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Pataro Learning from World Heritage

Pataro Learning from World Heritage

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09/22/2010

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LEARNING FROM WORLD HERITAGELessons in International Preservation & Stewardship of Cultural & EcologicalLandscapes of Global Significance7
th
Annual US/ICOMOS Symposium. 25-27 March 2004. Natchitoches, Louisiana“Implementation of the World Heritage Convention in Argentina”By: Maria Susana Pataro. Ministry of Foreign Relations, International Trade andWorship, Argentine Republic.
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 Introduction
At the XXVII Session of the World Heritage Committee that took place in Paris, in July2003, Argentina had its 8th World Heritage Site included in the World Heritage List –Quebrada de Humahuaca, the first cultural landscape in South America, having had aremarkable involvement of the local communities in the overall process of preparation.At present, Argentina is cooperating with Bolivia, Chile, Colombia, Ecuador and Peru inthe Qhapaq Nan (Inka Trail) Project, which, if successfully implemented, might play asignificant role in the development of new standards for World Heritage Sites.By analyzing the participation of Argentina in the implementation of the World HeritageConvention since its adhesion in 1978, we intend to reflect on the problems the 1972Convention faces in several countries in Latin America, as well as in other regions. Wehope, in that sense, to make a contribution towards the development of some axes of thought for this Symposium, towards the First Periodic Reporting of the Latin Americanand the Caribbean Region, to be held this year in China at the time of the XXVIII Sessionof the Committee and, of course, to our own country.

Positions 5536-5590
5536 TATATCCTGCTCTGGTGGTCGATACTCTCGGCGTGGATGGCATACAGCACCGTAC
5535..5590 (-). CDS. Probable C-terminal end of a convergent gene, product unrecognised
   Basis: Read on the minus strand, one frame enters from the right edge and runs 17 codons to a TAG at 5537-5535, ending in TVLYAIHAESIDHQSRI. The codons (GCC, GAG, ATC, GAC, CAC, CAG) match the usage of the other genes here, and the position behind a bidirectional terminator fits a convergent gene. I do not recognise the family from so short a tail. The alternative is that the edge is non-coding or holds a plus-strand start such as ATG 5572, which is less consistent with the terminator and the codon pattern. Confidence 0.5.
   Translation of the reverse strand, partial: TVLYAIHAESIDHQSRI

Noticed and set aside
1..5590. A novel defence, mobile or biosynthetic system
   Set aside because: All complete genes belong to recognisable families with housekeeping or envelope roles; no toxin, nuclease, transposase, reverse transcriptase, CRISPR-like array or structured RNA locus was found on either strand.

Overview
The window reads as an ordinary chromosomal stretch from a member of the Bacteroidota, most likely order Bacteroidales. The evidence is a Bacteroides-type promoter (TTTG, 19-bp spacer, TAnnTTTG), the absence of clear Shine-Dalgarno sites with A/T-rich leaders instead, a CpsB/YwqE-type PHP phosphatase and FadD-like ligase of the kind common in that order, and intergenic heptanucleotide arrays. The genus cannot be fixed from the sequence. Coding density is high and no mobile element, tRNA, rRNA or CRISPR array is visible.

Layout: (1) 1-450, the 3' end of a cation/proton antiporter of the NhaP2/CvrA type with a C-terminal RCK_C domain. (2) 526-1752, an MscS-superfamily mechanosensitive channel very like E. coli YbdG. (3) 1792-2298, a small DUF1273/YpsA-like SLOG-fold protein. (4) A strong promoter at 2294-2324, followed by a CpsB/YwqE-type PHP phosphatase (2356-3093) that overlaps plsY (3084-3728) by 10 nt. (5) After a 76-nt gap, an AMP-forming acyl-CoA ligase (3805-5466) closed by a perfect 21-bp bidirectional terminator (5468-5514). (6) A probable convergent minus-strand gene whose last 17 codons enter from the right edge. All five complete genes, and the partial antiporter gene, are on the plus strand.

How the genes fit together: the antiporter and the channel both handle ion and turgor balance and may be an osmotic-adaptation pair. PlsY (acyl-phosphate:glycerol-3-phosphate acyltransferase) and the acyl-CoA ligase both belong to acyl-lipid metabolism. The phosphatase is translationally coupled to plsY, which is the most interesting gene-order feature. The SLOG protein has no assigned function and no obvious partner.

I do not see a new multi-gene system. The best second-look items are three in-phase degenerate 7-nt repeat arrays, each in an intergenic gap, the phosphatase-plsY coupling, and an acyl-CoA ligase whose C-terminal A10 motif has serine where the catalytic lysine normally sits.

Argentina and the World Heritage Convention: Two periods marked by a long interval
For the purpose of this presentation it might be useful to bear in mind some basicinformation on the country.Its official name is Republica Argentina and it limits, to the north, with Paraguay andBolivia, to the east with the Atlantic Ocean, Uruguay and Brazil, to the west with Chile,and to the south with Chile and the Atlantic Ocean.Argentina is a federal country with 23 provinces and one federal district, its capital city.Its surface – including the Antarctic region and the islands – reaches 3.761.274 km2 andits population amounts to 36 million inhabitants.The country encompasses five main regions, characterized by an extraordinary culturaland natural diversity. To the west, the Cuyo Region, which comprises the provinces of Mendoza, San Juan and San Luis and is home to the highest mountain in the Westernhemisphere, Aconcagua (22,834 ft.), the Northwest, including the Provinces of Salta,
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The opinions in this presentation are the author’s own.
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Jujuy, La Rioja, Catamarca, Tucuman and Santiago del Estero, the Northeast, with theprovinces of Misiones, Corrientes, Entre Rios, Chaco and Formosa, the Center withCordoba, Santa Fe, La Pampa and Buenos Aires and, last but not least, the PatagoniaRegion, comprising Neuquen, Rio Negro, Chubut, Santa Cruz and Tierra del Fuego,Antartida and Islas del Atlantico Sur.The Argentine Republic adhered to the 1972 Convention as early as 1978.
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At present ithas eight sites in the World Heritage List -four cultural and four natural sites- and itsannual contribution to the World Heritage Found amounts to us$ 41,000.
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 Between 1978 and 1985, Argentina was a member of the World Heritage Committee and,in this capacity, hosted in 1983 the World Heritage Committee in its ordinary session,held in the city of Mar del Plata. Nevertheless, it was not until 2001 -16 years later- thatArgentina participated again as a full member of the Committee - and, at present,Vicechair of the Bureau on behalf of the Latin American and the Caribbean Region. It isinteresting to note that, over the same period, Brazil and Mexico were members of theCommittee for 19 and 18 years, respectively.